Wonder. In the slipstream of everyday life, our regular routines seem to supress our appreciation of the extraordinary privileges of “being”, reducing them to familiar and ordinary. We live with a silent expectation that we are entitled to these “ordinary” offerings of life and assume they will always remain, uninterrupted . . . and familiarity sets in. But, the true fallout of familiarity is the loss of wonder.
So, what happens when a global pandemic barges in on us with turbulent force, threatening to change the trajectory of our everyday existence? Suddenly what has become familiar and ordinary is put back into its rightful context, reinvigorating our grasp of what is in fact, extraordinary. We have a heightened sense of thankfulness. We are grateful just to take a walk and notice the intricate details of creation, or to sit in a café where the alluring aroma of barista-made coffee never smelt so good; to meet up with friends who we realise are irreplaceable gifts, to have our jobs and the blessings of provision, and to spend time with our precious families. Our responses shift from the routine, familiar and ordinary to embracing our extraordinary privileges, and protectively so.
But, I wonder! Is there a deeper well out of which thankfulness springs? In response to our lives being curbed, without a doubt we have become more thankful. Yet, I think thankfulness actually does come from a deeper well; the well of wonder. Thankfulness can come and go in response to circumstances but wonder enables us to remain anchored in the truth and reality of existence. When trouble strikes at us, we can stand firm on the platform of truth and retain our sense of wonder, which enables thankfulness. Wonder is both truth and thankfulness together When we embrace the reality of God in His sovereign reign as creator and sustainer of all things, our response is wonder. We see life through the lens of God’s truth and appreciate the wonder of His creation as we look upon it with fresh eyes of thankfulness. When we take that walk in God’s creation, we don’t see it as familiar; we see it clothed in all its beauty. Or when we look out at the night sky, it is no longer just familiar. We are mesmerised by the glimmer of the moon and the sparkling diamanted stars that are all embroidered in the cosmic canopy of the heavens as they affirm Psalm 19, “the heavens declare the glory of God”. Wonder also heightens our awareness and appreciation of the imago dai and uniqueness of our humanity and capacity for relationships that complement our lives. In this time of restriction, we’ve stopped to smell the roses and we like it. That’s wonder right there! The wonder of the revelation of God’s truth causes us to respond in thankfulness. As we recollect our lives, let’s never again live in the shadow of the familiar, but always in the light of wonder.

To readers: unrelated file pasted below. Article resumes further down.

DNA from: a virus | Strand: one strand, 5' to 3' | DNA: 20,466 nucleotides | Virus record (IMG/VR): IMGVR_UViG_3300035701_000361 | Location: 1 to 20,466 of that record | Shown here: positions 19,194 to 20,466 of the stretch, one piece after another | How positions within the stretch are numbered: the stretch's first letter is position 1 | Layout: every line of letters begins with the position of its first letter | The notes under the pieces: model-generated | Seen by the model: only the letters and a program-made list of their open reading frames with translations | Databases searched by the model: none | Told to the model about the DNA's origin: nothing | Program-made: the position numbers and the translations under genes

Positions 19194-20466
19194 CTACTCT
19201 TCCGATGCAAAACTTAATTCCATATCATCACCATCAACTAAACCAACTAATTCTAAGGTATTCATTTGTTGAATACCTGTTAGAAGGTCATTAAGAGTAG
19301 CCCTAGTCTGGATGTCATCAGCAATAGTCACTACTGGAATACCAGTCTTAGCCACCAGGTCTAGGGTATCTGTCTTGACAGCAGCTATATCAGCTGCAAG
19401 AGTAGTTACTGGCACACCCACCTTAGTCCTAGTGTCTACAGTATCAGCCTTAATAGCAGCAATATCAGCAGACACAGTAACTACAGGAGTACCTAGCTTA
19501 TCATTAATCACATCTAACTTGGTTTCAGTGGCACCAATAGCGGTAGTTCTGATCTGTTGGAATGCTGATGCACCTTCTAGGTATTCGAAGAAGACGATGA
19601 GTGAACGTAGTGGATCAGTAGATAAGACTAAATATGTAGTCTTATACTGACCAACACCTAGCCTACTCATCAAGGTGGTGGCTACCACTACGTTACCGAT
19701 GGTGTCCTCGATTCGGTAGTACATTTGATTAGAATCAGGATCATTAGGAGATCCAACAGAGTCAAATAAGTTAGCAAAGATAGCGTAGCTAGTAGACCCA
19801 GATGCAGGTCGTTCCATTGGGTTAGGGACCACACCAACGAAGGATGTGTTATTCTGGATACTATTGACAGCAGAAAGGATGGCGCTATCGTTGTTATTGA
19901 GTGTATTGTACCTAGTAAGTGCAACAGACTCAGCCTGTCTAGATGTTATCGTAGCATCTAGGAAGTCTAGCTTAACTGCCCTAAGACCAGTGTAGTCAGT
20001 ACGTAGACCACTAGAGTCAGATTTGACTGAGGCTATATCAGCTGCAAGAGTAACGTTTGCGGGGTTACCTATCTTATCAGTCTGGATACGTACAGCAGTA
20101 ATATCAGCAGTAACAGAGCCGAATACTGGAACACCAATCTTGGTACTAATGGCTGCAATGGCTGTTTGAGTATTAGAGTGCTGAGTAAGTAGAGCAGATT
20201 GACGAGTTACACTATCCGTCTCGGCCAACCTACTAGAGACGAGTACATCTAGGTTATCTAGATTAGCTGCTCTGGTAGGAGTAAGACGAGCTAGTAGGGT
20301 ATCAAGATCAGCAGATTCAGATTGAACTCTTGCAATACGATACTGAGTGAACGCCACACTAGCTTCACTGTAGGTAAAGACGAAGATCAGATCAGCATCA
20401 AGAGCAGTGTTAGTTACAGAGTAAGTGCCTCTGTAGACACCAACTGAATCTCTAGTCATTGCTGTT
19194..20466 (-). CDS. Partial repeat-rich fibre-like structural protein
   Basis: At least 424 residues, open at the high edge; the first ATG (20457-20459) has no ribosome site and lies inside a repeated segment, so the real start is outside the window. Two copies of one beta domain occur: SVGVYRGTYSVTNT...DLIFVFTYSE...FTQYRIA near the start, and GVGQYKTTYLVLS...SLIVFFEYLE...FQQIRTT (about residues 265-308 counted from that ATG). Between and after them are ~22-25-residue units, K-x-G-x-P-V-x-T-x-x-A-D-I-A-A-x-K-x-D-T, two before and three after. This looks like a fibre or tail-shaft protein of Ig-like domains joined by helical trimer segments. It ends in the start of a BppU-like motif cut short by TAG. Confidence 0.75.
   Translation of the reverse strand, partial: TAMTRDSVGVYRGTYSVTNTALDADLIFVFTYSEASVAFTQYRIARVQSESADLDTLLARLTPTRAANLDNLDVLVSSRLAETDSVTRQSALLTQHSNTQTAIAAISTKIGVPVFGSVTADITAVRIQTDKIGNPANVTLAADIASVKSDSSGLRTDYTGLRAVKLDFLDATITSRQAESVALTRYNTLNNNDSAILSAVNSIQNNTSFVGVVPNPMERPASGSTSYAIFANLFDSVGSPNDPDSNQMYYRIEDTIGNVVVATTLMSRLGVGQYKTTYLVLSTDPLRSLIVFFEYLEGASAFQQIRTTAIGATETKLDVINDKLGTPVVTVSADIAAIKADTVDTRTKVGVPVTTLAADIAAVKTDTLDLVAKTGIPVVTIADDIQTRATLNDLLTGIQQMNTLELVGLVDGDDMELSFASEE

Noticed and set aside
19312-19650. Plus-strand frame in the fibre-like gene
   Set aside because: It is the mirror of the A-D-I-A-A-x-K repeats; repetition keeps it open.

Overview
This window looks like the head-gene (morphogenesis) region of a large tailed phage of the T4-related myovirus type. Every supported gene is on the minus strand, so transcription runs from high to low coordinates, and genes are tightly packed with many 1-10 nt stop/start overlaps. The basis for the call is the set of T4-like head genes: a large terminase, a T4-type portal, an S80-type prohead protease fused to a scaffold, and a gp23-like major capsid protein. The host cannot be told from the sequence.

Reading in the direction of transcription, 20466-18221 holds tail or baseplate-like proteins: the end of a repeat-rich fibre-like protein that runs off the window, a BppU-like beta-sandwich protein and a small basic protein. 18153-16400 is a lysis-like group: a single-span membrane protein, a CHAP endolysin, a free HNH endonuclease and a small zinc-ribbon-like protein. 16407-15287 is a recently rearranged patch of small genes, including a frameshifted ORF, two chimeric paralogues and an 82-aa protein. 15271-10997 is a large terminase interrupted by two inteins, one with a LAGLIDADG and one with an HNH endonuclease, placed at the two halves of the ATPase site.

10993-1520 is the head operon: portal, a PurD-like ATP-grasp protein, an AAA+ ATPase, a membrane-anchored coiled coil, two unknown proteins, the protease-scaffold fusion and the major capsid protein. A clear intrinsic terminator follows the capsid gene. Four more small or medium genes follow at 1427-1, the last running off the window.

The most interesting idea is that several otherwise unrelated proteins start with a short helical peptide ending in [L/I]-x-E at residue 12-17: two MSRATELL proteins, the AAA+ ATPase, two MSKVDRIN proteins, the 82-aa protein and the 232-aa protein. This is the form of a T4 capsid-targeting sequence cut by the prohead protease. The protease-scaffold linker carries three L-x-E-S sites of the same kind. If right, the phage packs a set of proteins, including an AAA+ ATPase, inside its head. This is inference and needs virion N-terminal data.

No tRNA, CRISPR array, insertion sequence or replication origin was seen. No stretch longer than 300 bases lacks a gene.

So, friends, get your wonder on today.
Best days to come
 Ravi Zacharias, Recapture the Wonder, (Nashville TN: Thomas Nelson, 2003), 87, 89